“We hold these truths to be self-evident, that all men are created equal, that they are endowed by their Creator with certain unalienable Rights, that among these are Life, Liberty, and the Pursuit of Happiness,” claims Thomas Jefferson in the United States Declaration of Independence. As much as I would like to agree that this statement from an all-so-important document in United Sates history is true, I can’t. I just can’t.
Access to crucial institutions and resources such as education, love, leadership, followership, art, literacy, health, and money are so widely varied that many have little to no chance to develop the opportunity to even dream of life, liberty, and the pursuit of happiness. A few weeks ago, I participated in an activity that made this painfully obvious—again.
The world would be a very boring place if everybody were the same. If we all looked, behaved, dressed, and spoke the same way there would be no reason to explore what we all have to offer. We would never need to ask a question, because we’d all have the same set of information, perspectives, and opinions. How bland. Not only is it boring, but also a lack of diversity exposes us to all sorts of risks. Diversity of thought leads to innovation that solves or mitigates man of the world’s problems. Remember polio? The vaccine never would have been developed if nobody ever thought, “Hey, what if we fought the virus with the virus?”
We often say we value diversity, yet behavior often suggests otherwise. We, more often than not, gravitate towards people who remind us of ourselves. We form strong bonds with those who share our political views, sexuality, race, gender, schools, and geographic location. We often harm those we view as outsiders, whether it’s intentional or not. In doing so, we harm those in our group as well, making dissenters invisible and creating a culture in which fear of retribution prohibits people from speaking up. Things become more complicated when we analyze the interconnected roles discrimination play in perpetuating class disparity and access to resources and institutions. It’s a shame that it often takes a tragedy or catastrophe to make us realize that one thing that binds us together is that we’re all human.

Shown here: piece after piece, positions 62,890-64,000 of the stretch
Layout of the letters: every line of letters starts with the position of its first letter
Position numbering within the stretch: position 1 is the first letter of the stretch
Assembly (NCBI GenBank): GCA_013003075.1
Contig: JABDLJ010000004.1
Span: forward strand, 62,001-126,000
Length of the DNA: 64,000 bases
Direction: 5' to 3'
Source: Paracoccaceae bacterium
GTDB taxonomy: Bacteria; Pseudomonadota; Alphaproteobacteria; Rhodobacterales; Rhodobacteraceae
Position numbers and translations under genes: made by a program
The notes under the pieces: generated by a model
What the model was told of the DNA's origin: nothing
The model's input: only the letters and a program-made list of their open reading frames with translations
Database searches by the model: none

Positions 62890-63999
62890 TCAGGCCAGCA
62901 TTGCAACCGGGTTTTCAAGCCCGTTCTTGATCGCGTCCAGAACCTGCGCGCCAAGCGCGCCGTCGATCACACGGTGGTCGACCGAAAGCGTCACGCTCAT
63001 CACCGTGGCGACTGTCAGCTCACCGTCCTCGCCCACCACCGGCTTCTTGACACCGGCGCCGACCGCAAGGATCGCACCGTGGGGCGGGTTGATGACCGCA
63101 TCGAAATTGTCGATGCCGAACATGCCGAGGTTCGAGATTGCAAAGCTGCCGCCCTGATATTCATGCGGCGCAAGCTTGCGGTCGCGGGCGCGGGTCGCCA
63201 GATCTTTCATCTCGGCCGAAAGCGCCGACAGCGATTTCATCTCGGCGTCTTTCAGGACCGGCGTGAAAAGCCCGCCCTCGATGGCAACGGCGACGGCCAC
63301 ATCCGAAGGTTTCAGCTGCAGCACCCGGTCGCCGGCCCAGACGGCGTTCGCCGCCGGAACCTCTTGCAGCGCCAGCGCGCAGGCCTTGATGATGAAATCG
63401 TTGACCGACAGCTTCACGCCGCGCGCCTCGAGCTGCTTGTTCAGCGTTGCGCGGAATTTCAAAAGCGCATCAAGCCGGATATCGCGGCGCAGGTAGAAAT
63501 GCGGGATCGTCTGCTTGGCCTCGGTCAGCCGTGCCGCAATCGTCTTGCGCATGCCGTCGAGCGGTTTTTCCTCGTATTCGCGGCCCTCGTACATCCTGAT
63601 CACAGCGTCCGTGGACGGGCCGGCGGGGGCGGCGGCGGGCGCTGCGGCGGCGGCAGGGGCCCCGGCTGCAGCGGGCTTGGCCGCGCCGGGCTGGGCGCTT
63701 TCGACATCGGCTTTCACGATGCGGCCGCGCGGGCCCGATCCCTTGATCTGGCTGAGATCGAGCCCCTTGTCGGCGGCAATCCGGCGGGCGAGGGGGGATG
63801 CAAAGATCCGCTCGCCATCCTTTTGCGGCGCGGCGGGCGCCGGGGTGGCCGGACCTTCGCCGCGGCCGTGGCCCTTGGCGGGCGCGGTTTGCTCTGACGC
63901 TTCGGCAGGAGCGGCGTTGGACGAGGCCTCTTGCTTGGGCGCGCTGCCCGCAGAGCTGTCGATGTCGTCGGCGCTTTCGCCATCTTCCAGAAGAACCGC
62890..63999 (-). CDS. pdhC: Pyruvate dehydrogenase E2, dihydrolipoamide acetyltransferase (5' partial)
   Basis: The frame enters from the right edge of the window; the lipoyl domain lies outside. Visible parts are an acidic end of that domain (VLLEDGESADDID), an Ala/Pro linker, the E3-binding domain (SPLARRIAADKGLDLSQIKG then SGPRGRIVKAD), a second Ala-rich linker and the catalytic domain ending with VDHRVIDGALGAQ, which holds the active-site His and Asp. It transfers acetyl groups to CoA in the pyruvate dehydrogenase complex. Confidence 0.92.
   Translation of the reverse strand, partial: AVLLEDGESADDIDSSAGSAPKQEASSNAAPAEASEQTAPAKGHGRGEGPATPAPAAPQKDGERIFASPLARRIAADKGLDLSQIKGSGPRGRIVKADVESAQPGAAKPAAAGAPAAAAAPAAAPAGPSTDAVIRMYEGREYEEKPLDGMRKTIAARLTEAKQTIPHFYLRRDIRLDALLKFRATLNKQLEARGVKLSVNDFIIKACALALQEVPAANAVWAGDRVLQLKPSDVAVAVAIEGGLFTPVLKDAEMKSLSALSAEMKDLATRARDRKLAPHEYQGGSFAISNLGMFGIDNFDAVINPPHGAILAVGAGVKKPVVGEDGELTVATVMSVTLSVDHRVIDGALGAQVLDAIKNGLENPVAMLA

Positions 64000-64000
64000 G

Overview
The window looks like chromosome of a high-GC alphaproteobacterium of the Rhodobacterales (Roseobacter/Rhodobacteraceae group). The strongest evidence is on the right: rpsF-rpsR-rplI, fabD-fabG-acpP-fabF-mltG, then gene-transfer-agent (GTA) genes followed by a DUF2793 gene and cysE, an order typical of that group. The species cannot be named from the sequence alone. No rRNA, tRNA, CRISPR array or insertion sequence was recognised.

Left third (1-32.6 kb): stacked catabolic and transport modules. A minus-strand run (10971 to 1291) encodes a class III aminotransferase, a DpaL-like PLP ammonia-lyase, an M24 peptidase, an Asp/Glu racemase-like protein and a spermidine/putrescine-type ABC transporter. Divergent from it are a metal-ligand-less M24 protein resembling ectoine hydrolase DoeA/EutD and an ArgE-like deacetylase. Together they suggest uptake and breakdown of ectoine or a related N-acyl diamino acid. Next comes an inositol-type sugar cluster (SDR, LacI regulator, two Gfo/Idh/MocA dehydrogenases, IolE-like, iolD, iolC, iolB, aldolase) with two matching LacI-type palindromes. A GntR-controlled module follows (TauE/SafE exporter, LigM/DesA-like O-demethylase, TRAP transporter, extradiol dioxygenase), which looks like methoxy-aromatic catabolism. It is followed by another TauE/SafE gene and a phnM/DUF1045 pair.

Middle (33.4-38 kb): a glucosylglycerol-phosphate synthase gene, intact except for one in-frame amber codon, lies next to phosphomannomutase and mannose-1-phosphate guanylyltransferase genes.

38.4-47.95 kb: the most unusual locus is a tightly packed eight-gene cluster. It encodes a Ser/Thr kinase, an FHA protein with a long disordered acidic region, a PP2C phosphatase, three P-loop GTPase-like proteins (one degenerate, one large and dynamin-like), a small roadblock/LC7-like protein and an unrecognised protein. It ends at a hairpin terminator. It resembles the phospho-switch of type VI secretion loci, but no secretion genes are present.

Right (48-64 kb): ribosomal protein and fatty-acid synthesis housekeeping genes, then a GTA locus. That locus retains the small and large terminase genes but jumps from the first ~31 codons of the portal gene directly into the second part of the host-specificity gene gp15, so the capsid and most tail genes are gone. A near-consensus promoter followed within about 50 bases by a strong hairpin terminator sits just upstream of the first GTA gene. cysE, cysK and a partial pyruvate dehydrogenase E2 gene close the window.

A diversified portfolio is the one investment method we know works. Investing all of one’s money in one security exposes that person to unnecessary financial risk many of us aren’t willing to accept. So why do we put ourselves at such social risk? It’s not the world most people claim they want. But it’s the world we continuously create.
I am making a consious effort to better understand the complex outcomes that are derived of my actions. Maybe one day we will transcend the idea that we need to “tolerate” differences to the practice of “celebrating” them.